Date of publication: April 2016
Traveling to Faro, Portugal, journalist Joanna Millard hopes to escape an unsatisfying relationship and a stalled career; Faro is an enchanting town, and the seaside views are enhanced by the company of Nathan Emberlin, a charismatic younger man. But Joanna soon realizes that behind the crumbling facades of Moorish buildings Faro has a seedy underbelly, its economy compromised by corruption and wartime spoils. And Nathan has an ulterior motive for seeking her company: he is determined to discover the truth involving a child’s kidnapping that may have taken place on this dramatic coastline more than two decades ago.
Joanna’s subsequent search leads her to Ian Rylands, an English expat who cryptically suggests she will find answers in The Alliance, a novel written by American Esta Hartford. The book recounts an American couple’s experience in Portugal during World War II, and their entanglements both personal and professional with their German enemies. Only Rylands insists the book isn’t fiction, and as Joanna reads deeper into The Alliance, she begins to suspect that Esta Hartford’s story and Nathan Emberlin’s may indeed converge in Faro—where the past not only casts a long shadow but still exerts a very present danger.
300 Days of Sun is actually like two books in one. You get the present story of Joanna who is staying in Faro as a language student. She is recruited by Nathan to use her reporter skills to look for the truth behind his adoption. Interspersed throughout the story are long excerpts from a book, The Alliance which is a fictionalized account of Esta's time in the Portugal during WWII.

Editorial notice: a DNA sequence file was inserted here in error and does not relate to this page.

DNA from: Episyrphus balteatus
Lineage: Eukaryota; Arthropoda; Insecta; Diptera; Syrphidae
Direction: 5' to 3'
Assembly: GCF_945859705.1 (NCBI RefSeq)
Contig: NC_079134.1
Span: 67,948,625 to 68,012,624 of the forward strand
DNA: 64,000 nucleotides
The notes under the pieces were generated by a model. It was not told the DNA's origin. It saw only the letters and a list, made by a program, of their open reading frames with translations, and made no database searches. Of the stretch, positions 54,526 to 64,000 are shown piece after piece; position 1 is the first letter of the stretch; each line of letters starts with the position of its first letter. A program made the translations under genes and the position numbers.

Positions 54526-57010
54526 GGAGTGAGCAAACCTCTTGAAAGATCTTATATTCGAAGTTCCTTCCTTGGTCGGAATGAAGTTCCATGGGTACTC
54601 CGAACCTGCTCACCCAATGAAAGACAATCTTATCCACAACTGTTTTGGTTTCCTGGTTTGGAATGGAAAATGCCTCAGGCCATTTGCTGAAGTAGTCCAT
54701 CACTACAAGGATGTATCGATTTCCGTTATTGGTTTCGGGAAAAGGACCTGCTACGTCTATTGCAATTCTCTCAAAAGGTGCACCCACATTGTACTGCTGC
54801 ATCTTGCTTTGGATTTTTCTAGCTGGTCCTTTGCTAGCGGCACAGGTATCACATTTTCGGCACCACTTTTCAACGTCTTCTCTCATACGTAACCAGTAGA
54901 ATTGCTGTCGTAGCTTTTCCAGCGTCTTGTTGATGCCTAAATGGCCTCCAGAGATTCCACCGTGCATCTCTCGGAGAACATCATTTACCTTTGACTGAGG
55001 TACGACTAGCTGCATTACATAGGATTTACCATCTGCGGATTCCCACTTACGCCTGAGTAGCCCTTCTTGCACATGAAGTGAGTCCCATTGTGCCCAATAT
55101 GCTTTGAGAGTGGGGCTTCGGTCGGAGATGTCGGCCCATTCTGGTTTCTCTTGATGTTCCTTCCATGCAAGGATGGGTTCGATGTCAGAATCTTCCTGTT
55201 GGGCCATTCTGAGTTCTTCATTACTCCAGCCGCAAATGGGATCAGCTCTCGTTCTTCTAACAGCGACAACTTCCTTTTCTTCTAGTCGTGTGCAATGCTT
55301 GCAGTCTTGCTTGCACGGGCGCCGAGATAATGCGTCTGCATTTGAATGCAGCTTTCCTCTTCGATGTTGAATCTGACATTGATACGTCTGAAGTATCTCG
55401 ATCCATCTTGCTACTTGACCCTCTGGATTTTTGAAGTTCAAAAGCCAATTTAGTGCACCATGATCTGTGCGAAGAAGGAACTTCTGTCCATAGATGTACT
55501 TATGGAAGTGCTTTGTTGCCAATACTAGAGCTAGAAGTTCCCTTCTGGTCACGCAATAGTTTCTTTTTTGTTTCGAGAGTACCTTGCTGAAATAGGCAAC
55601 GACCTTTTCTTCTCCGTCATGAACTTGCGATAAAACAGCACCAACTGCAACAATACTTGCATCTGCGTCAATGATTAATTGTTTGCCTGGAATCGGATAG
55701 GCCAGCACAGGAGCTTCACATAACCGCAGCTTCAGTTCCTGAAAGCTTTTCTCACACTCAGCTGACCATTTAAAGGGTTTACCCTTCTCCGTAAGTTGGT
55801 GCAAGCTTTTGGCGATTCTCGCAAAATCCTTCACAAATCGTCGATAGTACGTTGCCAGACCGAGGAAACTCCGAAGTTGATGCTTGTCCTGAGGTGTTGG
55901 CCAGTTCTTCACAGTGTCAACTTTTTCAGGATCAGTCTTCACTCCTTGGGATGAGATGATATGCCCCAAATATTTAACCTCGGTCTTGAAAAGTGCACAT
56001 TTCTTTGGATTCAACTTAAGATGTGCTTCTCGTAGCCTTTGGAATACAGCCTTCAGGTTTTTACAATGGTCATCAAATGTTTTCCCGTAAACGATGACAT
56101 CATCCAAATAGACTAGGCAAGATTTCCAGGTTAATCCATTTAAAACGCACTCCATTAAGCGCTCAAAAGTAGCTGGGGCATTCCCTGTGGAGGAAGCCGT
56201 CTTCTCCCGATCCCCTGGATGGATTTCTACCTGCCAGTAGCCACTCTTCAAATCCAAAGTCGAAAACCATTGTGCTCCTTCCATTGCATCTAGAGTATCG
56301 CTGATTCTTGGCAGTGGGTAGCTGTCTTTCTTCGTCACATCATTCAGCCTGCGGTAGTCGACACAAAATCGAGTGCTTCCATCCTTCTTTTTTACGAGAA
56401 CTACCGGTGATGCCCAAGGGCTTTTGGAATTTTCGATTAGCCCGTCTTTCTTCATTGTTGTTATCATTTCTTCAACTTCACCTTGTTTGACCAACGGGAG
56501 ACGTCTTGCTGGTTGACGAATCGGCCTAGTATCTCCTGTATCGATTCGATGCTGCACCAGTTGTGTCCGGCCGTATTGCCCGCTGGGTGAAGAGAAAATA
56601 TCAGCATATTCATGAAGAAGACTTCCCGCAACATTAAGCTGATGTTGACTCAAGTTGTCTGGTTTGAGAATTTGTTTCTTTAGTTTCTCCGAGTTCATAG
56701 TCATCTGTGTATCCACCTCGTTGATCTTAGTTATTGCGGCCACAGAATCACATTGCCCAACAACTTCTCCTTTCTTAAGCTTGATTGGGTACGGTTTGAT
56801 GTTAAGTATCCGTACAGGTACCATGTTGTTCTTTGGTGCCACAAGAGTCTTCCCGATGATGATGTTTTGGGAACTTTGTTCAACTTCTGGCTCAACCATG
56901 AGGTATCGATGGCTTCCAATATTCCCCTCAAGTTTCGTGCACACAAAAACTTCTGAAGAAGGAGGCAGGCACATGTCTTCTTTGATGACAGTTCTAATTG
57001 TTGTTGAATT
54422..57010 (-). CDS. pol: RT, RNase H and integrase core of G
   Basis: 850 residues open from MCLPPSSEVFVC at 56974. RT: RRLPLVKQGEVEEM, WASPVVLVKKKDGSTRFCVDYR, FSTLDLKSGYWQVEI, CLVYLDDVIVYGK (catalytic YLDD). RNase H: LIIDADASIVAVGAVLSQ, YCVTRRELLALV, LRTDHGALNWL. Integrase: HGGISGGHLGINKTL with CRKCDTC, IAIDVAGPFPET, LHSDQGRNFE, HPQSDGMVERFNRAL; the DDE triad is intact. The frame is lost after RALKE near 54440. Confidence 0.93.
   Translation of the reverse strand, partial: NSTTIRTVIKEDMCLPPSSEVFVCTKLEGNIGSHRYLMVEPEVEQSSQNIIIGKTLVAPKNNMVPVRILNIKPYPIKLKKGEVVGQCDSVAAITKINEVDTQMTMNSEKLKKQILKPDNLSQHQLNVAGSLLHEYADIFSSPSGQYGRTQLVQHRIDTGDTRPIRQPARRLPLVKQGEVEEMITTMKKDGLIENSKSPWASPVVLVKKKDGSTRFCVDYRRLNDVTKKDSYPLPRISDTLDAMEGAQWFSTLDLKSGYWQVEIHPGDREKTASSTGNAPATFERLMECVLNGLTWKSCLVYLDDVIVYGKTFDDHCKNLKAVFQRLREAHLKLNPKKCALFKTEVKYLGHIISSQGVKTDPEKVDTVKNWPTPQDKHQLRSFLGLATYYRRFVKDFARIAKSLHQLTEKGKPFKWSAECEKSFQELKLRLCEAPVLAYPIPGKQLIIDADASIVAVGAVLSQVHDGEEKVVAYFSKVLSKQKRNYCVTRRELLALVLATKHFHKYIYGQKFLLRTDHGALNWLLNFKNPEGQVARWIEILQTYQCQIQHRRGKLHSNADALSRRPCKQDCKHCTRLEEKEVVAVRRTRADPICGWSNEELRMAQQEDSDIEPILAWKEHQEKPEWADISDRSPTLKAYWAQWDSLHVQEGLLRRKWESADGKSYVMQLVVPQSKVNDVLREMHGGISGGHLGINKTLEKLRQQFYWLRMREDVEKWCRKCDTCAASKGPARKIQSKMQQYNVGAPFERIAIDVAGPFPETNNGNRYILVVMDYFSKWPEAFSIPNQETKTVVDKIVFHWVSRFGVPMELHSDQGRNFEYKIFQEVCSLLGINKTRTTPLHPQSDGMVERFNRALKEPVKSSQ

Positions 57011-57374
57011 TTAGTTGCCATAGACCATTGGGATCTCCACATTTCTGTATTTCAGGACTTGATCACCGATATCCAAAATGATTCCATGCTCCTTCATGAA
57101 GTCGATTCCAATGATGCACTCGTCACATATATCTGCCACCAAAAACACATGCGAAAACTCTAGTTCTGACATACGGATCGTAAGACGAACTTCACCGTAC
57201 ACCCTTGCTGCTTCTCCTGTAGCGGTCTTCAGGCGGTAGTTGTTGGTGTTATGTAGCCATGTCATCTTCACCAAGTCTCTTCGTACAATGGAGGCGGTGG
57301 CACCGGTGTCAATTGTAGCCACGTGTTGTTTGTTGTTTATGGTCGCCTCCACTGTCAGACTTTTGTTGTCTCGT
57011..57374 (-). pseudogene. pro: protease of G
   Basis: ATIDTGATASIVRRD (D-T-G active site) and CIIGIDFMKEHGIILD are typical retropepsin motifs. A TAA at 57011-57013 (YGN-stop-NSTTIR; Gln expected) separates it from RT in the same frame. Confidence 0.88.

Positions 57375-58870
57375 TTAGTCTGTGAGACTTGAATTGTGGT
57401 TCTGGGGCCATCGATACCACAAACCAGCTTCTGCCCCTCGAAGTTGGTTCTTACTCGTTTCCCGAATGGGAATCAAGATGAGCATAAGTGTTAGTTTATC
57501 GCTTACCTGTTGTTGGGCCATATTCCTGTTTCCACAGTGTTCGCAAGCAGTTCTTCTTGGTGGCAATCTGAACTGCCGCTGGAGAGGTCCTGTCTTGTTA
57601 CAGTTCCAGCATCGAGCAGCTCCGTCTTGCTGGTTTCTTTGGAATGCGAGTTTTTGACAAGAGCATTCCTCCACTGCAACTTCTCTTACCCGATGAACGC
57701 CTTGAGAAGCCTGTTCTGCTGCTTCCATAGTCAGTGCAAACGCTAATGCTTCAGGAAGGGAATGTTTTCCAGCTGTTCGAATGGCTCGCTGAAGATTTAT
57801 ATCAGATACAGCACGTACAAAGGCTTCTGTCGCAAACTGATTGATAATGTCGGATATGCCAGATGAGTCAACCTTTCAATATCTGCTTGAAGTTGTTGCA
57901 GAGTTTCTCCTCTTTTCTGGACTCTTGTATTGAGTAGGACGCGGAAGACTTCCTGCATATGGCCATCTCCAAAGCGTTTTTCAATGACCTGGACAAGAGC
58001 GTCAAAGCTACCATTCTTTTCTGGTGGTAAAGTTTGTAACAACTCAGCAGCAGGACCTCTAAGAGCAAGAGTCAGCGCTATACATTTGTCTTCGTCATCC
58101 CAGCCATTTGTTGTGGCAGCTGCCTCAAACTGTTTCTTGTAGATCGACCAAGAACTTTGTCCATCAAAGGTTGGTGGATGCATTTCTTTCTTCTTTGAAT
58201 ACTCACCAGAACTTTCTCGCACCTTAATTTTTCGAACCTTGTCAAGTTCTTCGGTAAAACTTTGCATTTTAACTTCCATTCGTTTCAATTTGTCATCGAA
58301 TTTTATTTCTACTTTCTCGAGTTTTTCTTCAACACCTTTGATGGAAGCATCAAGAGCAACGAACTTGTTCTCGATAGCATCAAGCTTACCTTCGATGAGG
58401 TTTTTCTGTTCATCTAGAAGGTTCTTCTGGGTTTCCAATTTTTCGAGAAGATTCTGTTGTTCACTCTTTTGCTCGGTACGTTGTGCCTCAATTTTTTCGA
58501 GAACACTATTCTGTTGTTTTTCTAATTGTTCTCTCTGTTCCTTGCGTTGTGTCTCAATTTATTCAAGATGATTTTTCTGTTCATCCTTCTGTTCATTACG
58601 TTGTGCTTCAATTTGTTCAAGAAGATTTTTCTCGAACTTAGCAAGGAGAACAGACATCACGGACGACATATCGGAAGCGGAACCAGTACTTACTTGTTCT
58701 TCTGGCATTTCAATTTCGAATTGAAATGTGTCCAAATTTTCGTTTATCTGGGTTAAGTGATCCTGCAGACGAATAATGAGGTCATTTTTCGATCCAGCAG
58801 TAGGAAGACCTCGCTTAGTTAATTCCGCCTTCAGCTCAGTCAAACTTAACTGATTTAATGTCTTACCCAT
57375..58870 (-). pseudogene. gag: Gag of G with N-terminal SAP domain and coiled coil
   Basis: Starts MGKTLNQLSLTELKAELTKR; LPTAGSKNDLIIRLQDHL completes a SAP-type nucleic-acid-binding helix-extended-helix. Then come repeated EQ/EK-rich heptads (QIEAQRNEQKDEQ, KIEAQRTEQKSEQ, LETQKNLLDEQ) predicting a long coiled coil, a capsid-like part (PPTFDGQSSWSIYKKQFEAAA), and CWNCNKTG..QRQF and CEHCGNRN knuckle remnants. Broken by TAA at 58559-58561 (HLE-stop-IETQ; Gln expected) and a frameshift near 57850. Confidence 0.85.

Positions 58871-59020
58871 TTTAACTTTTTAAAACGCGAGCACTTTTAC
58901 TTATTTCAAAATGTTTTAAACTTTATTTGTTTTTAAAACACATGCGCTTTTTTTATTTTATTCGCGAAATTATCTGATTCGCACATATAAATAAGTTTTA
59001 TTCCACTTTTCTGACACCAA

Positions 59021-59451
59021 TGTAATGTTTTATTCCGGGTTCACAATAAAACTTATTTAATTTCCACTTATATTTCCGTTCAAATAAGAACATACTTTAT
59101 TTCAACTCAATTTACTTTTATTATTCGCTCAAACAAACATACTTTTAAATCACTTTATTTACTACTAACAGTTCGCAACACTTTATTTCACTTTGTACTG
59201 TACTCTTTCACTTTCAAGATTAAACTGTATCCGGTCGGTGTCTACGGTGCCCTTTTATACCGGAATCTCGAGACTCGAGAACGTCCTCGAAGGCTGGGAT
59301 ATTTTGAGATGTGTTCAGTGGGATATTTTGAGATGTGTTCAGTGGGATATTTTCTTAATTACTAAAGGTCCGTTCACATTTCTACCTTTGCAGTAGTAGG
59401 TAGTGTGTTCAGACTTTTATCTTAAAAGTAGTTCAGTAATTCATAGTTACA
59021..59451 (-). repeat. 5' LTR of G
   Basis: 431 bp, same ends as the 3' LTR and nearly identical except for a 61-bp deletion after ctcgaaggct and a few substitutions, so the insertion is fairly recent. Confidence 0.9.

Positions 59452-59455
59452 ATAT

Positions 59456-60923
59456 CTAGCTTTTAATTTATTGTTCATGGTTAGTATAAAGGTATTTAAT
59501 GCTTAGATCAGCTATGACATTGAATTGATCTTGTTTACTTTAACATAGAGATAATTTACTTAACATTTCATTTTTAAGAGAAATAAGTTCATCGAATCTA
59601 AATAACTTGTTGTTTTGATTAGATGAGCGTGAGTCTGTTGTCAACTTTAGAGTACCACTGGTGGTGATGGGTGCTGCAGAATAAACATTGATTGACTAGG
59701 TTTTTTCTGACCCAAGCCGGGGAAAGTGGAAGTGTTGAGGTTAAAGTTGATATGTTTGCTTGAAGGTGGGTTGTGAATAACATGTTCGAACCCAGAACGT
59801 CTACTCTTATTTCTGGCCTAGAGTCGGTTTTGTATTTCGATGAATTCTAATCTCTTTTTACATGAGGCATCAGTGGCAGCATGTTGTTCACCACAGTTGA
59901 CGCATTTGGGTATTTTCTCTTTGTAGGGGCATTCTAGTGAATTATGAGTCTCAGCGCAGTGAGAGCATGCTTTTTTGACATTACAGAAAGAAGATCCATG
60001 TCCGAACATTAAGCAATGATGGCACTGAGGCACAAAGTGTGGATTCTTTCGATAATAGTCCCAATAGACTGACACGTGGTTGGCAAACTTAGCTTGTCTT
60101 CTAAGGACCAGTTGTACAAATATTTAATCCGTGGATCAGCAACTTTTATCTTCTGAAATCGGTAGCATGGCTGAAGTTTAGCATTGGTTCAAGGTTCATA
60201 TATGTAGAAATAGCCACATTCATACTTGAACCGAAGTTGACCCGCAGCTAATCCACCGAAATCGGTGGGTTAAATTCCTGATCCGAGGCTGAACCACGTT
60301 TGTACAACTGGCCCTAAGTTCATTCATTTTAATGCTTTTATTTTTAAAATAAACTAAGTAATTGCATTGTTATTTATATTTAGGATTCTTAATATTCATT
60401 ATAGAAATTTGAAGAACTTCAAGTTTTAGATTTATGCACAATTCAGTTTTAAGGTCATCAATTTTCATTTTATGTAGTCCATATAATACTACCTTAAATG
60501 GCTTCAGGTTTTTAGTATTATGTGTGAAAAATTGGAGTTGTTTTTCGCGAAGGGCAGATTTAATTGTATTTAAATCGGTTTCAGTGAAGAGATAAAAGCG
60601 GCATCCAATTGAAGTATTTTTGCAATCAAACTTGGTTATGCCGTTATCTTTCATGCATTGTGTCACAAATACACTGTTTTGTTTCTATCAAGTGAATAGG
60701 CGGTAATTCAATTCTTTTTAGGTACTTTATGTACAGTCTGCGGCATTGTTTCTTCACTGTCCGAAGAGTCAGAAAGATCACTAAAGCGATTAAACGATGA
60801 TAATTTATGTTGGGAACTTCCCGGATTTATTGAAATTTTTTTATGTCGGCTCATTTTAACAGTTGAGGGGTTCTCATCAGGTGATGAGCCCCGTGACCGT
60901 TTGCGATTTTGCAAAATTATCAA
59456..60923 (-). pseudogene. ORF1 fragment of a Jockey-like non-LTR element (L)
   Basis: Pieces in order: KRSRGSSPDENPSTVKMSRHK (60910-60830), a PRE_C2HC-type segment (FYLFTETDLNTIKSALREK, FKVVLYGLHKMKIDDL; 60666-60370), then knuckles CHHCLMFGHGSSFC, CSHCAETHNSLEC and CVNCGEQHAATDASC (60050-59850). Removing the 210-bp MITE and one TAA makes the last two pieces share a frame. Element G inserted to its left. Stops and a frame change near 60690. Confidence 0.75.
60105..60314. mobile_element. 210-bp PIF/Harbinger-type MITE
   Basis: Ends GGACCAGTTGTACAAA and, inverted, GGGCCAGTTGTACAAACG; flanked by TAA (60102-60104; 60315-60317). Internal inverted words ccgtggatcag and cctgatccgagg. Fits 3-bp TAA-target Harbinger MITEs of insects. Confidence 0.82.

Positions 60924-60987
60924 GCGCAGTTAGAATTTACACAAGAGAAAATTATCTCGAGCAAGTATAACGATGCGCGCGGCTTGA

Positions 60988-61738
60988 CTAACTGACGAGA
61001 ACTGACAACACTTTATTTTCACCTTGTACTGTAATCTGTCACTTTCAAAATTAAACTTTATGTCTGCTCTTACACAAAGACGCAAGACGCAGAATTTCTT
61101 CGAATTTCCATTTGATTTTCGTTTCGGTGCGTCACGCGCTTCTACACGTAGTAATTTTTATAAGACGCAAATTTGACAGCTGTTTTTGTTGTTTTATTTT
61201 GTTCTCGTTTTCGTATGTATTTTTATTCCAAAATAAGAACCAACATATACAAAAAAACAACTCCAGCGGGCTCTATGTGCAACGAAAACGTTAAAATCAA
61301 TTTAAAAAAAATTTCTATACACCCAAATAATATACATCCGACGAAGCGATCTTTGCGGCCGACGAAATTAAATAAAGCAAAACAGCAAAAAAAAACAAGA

I was initially sucked into the Joanna's story and was eager to follow the mystery to the end. However, I didn't end up loving this book as much as I wanted to but I did find it somewhat enjoyable. I found that it dragged in places and the insertion of Esta's book excerpts disrupted the flow of Joanna's story for me. It was hard to figure out what relevance the excerpts had to the mystery until close to the end of the book and that was frustrating. It just took too long to get to the point. Had there been more clues earlier on, I think I might have enjoyed it more. The resolution was one that makes you wonder what is real and what is a lie and I was a bit dis-satisfied with the ending.
When I picked up this book, I had no idea what the title was referring to, but it refers to Portugal having "300 days of sun" a year. The one thing that I did like about the book was the writing. The author's descriptions of the countryside in the book made me feel as if I were there. I would love to add the area to my travel bucket list.
Deborah Lawrenson studied English at Cambridge University and worked as a journalist in London. She is married with a daughter, and lives in Kent, England. Deborah’s previous novels include The Lantern and The Sea Garden.
Find out more about Deborah at her website, read more at her blog, and connect with her on Facebook andInstagram.
Deborah’s Tour Stops
Tuesday, April 12th: Raven Haired Girl
Thursday, April 14th: No More Grumpy Bookseller
Friday, April 15th: Luxury Reading
Monday, April 18th: Read. Write. Repeat.
Tuesday, April 19th: FictionZeal
Thursday, April 21st: A Literary Vacation
Monday, April 25th: Lavish Bookshelf
Tuesday, April 26th: Sara’s Organized Chaos
Wednesday, April 27th: From the TBR Pile
Thursday, April 28th: Kahakai Kitchen